How To Think Like A Computer Scientist: C++ Version

Guidelines to problem-solving as the most important skill for a computer scientist.

**Publication date**: 01 Nov 2012

**ISBN-10**:
1441419055

**ISBN-13**:
9781441419057

**Paperback**:
192 pages

**Views**: 63,708

**Type**: N/A

**Publisher**:
CreateSpace Independent Publishing Platform

**License**:
Creative Commons Attribution-NonCommercial 3.0 Unported

**Post time**: 24 Oct 2004 04:19:25

How To Think Like A Computer Scientist: C++ Version

Guidelines to problem-solving as the most important skill for a computer scientist.

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Book excerpts:

Allen B. Downey, professor of Computer Science at Wellesley College, originally wrote How to Think Like a Computer Scientist, the JavaTM Version, as a textbook for his computer science class. Over the summer of 1998, he converted the original Java version into C++. Since then, the Java version has undergone several major changes, including the addition of Abstract Data Types such as Stacks, Queues, and Heaps. The C++ version of the open textbook however, did not receive these changes, until Jonah Cohen, Paul Bui and Charles Harrison came along.

Like the original Java version, the C++ version's goal is to teach you to think like a computer scientist. This way of thinking combines some of the best features of mathematics, engineering, and natural science. Like mathematicians, computer scientists use formal languages to denote ideas (specifically computations). Like engineers, they design things, assembling components into systems and evaluating tradeoffs among alternatives. Like scientists, they observe the behavior of complex systems, form hypotheses, and test predictions.

The single most important skill for a computer scientist is problem-solving. That is, the ability to formulate problems, think creatively about solutions, and express a solution clearly and accurately. As it turns out, the process of learning to program is an excellent opportunity to practice problem-solving skills.

Allen B. Downey, professor of Computer Science at Wellesley College, originally wrote How to Think Like a Computer Scientist, the JavaTM Version, as a textbook for his computer science class. Over the summer of 1998, he converted the original Java version into C++. Since then, the Java version has undergone several major changes, including the addition of Abstract Data Types such as Stacks, Queues, and Heaps. The C++ version of the open textbook however, did not receive these changes, until Jonah Cohen, Paul Bui and Charles Harrison came along.

Like the original Java version, the C++ version's goal is to teach you to think like a computer scientist. This way of thinking combines some of the best features of mathematics, engineering, and natural science. Like mathematicians, computer scientists use formal languages to denote ideas (specifically computations). Like engineers, they design things, assembling components into systems and evaluating tradeoffs among alternatives. Like scientists, they observe the behavior of complex systems, form hypotheses, and test predictions.

The single most important skill for a computer scientist is problem-solving. That is, the ability to formulate problems, think creatively about solutions, and express a solution clearly and accurately. As it turns out, the process of learning to program is an excellent opportunity to practice problem-solving skills.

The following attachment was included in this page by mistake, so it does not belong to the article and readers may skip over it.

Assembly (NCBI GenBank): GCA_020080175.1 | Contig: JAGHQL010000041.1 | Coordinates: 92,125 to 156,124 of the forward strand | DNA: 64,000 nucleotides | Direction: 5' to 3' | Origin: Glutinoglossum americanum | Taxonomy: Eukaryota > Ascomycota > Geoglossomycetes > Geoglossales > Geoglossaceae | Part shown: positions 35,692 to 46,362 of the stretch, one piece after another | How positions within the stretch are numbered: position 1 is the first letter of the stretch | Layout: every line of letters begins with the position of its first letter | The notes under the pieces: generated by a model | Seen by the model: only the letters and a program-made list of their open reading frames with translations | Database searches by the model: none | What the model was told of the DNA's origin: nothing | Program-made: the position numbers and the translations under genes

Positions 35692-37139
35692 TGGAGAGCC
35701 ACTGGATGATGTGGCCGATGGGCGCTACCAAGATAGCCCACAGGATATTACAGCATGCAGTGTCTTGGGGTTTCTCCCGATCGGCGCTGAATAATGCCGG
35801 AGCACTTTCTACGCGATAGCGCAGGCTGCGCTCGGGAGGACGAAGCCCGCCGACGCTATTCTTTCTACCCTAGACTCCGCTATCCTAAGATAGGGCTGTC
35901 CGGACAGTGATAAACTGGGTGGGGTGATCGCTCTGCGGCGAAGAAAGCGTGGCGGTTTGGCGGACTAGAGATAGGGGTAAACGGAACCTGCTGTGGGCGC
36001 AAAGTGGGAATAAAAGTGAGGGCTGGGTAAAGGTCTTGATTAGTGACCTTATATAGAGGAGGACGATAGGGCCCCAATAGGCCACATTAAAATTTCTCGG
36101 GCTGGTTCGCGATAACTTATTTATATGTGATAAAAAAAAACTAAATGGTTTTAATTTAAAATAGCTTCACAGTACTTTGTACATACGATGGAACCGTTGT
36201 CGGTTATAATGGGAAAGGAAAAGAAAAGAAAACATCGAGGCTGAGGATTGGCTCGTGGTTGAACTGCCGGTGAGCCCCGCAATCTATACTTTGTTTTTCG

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About The Author(s)

Allen B. Downey (born May 11, 1967) is an American computer scientist, Professor of Computer Science at the Franklin W. Olin College of Engineering and writer of free textbooks. Downey received in 1989 his BS and in 1990 his MA, both in Civil Engineering from the Massachusetts Institute of Technology, and his PhD in Computer Science from the University of California at Berkeley in 1997.

Book Categories

Computer Science
15
Introduction to Computer Science
32
Introduction to Computer Programming
52
Algorithms and Data Structures
24
Artificial Intelligence
24
Computer Vision
29
Machine Learning
6
Neural Networks
22
Game Development and Multimedia
25
Data Communication and Networks
5
Coding Theory
16
Computer Security
8
Information Security
34
Cryptography
3
Information Theory
17
Computer Organization and Architecture
22
Operating Systems
1
Image Processing
10
Parallel Computing
4
Concurrent Programming
22
Relational Database
3
Document-oriented Database
13
Data Mining
16
Big Data
17
Data Science
23
Digital Libraries
22
Compiler Design and Construction
26
Functional Programming
11
Logic Programming
26
Object Oriented Programming
21
Formal Methods
69
Software Engineering
3
Agile Software Development
7
Information Systems
5
Geographic Information System (GIS)

Mathematics
67
Mathematics
14
Algebra
1
Abstract Algebra
27
Linear Algebra
3
Number Theory
8
Numerical Methods
2
Precalculus
10
Calculus
3
Differential Equations
5
Category Theory
10
Proofs
19
Discrete Mathematics
24
Theory of Computation
14
Graph Theory
2
Real Analysis
1
Complex Analysis
14
Probability
45
Statistics
7
Game Theory
5
Queueing Theory
13
Operations Research
16
Computer Aided Mathematics

Supporting Fields
21
Web Design and Development
1
Mobile App Design and Development
28
System Administration
2
Cloud Computing
10
Electric Circuits
6
Embedded System
26
Signal Processing
4
Network Science
3
Project Management

Operating System
Programming/Scripting
6
Ada
13
Assembly
34
C / C++
8
Common Lisp
2
Forth
35
Java
13
JavaScript
1
Lua
15
Microsoft .NET
1
Rexx
12
Perl
6
PHP
68
Python
12
R
1
Rebol
13
Ruby
2
Scheme
3
Tcl/Tk

Miscellaneous